Book Review Terminology for Book Bloggers
Smartie-Pants Review Terminology
Sound Like a Winner Not a Weiner
Antagonist – The character or characters that is against the main character or hero.
Anti-climax, anti-climatic – The opposite of the climactic ending, a fizzle, a disappointment.
Anti-hero – Not a hero – an anti-hero. This is the main character in a story, movie or play who isn’t the good guy. Their actions lack morals, or has very questionable actions. The anti-hero is not a villain.
Archetype – A stereotype of a certain person, thing or situation. Very typical of a certain embodiment. The flawed hero, the Damsel in Distress, star-crossed lovers, the heroic journey, good vs. evil.
Bildungsroman – A novel that covers the growth of a character. Bildungsroman focuses on a young character that progresses into adulthood, a sort of coming of age that follows a character that is looking for answers. DAVID COPERFIELD is a very typical Bildungsroman.
Convention – “The Norm.” This is an established technique, style, structure that is common in novels.
Diction – The style in which the characters speak, the wording and phrasing of the novel.
Fatal Flaw – The thing that leads to the downfall of the character.
Hook – Also called Narrative Hook, this is the thing that keeps readers “hooked” into the book.
Irony – Humorously contrary. When something happens or an event that is opposite of what is expected.
Jargon – Terms and words that are used in a certain way or style within a particular setting, profession or group.
Magical Realism – Contemporary with a few supernatural or extraordinary events or people.
Motif – A symbol within a story. It is a reoccurring idea that pushes the theme of the novel forward, like the central message of the story.
Narrative – The story is the narrative. It is usually told by narration, first-person narration or from a third-person narrator.
Nemesis – The nemesis is from the Greek goddess of revenge. A nemesis is the competitor, not always good or evil.
Paradox – Not what was expected. This is usually used when describing an idea or opinion that is not normal.
Point of View – Which head do you reside within? This is the point of view. The way in which the novel is narrated. There are three accepted POVs, first person, in which the character is telling the story, the use of I, we, us. Second person is probably the least used, it uses the pronoun you. Third person is usually a narrator, he, she, it etc.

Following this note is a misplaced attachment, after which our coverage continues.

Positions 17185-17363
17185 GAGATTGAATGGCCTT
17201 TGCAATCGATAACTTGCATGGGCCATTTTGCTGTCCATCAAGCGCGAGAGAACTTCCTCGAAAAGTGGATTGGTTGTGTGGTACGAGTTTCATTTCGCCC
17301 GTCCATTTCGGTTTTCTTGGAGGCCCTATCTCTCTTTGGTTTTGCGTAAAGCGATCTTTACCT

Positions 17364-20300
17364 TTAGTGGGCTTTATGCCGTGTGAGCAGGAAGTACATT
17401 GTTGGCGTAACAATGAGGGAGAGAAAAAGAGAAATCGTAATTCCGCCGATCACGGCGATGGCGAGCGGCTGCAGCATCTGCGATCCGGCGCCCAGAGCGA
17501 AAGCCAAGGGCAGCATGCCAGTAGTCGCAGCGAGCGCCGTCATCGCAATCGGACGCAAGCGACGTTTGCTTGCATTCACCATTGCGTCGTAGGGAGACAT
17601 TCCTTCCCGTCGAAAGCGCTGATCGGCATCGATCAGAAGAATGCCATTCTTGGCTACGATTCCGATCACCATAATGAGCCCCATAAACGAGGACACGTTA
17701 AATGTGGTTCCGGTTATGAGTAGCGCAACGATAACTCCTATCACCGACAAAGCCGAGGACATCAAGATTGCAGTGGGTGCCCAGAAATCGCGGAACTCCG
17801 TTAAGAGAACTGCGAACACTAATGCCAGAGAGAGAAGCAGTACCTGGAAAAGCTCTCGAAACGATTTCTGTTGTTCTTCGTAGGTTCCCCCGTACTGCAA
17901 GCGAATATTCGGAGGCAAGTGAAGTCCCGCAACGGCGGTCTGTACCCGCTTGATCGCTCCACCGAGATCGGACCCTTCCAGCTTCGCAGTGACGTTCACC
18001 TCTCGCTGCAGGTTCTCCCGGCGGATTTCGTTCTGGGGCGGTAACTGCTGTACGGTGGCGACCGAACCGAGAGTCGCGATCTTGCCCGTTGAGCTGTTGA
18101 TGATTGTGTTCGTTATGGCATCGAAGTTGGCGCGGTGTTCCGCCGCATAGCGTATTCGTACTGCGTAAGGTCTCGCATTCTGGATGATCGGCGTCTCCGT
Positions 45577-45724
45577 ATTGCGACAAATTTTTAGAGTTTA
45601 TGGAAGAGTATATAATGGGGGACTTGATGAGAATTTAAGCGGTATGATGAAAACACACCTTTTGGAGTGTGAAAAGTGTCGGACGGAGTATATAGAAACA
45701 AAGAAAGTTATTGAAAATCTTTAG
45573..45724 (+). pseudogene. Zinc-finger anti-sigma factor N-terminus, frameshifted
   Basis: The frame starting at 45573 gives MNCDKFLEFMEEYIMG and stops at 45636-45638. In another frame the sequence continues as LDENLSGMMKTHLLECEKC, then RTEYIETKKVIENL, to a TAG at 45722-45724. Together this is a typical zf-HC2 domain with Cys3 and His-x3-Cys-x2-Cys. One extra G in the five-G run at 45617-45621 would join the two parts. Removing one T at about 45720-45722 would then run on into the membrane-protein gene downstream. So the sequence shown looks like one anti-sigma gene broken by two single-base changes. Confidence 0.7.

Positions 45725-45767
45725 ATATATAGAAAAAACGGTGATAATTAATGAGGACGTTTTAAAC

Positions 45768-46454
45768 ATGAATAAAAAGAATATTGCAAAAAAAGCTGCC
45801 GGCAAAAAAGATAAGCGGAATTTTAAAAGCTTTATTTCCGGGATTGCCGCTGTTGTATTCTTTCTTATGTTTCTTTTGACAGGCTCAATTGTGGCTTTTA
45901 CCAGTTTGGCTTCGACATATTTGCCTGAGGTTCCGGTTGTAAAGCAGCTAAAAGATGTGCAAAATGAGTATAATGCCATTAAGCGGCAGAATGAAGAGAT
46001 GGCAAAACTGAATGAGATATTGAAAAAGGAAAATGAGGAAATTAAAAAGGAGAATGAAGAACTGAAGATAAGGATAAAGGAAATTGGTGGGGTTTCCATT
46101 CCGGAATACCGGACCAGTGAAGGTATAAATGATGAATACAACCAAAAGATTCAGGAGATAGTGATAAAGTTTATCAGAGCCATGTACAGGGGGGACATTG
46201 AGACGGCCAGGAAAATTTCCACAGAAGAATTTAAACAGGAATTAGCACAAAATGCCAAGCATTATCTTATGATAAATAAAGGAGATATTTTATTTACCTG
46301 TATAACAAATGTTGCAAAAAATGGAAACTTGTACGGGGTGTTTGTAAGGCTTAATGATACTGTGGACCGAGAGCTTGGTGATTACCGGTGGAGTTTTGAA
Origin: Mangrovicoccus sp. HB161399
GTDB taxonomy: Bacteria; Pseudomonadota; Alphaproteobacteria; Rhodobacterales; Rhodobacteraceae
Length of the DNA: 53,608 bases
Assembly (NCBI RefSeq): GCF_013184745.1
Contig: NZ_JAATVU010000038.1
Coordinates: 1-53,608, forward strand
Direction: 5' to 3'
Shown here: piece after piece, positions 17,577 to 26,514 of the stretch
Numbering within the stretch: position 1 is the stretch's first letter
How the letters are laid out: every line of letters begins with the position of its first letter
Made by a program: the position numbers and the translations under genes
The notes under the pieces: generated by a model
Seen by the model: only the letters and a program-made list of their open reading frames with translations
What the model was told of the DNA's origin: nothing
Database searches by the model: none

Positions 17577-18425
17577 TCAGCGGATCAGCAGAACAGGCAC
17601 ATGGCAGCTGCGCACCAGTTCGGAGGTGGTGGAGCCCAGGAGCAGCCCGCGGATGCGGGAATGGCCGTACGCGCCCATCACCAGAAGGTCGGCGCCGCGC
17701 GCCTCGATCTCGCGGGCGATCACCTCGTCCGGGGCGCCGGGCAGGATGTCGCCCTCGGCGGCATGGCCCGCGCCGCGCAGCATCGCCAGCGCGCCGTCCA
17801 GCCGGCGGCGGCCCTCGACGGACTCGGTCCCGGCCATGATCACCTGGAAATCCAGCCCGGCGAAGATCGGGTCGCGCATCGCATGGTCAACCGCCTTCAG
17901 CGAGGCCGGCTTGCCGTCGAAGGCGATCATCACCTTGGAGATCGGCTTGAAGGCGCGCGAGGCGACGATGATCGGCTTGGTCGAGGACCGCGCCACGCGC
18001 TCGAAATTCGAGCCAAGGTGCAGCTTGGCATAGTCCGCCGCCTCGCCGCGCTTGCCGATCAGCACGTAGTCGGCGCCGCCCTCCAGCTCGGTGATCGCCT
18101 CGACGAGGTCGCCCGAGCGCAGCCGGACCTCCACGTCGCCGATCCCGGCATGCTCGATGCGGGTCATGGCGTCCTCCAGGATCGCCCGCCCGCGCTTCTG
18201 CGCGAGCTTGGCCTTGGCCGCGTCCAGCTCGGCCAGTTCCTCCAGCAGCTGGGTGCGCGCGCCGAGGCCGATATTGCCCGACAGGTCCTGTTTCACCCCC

Prologue – What came before the story – that is the prologue. Usually a chapter or scene before the novel’s timeline begins.
Prose – The flow of the novel, the flow of the structure of the speech and sentences.
Protagonist – The main character, the hero or heroine.
Rising Action – A series of events or scenes that build action within the plot.
Satire – A way to criticize society, government or general humanity through the use of humor and irony.
Self-Fulfilling Prophecy – Actions of a character that lead to an expected end, brought about because the character expected them and acted in a way that led to the ending situation.
Setting – Where the novel takes place. The city or the world.
Stream of Consciousness – Inner/Interior monologue. The thoughts of the character.
Subplot – Just what the term suggest, this is the secondary plot or another level of the novel.
Superlative – A really big description of three or more objects.
Theme – The main thought, idea or meaning of the novel.
Tragic Flaw – See Fatal Flaw. This one leads to the downfall of the character.
Transition – the flow of the sentences in a novel, the transitions are phrases that connect the sentences together.
Trope – Term, image, or word that is used for effect within the novel. Irony is a trope. Trope can also be a cliche within a novel.
Truism – Something accepted as self-evident or true within a story.
Voice – The narrator’s style. Or the author’s writing style. The author’s personality that shows through within the writing is the Voice.
Zoomorphism – Humans acting like animals, objects that have animal attributes.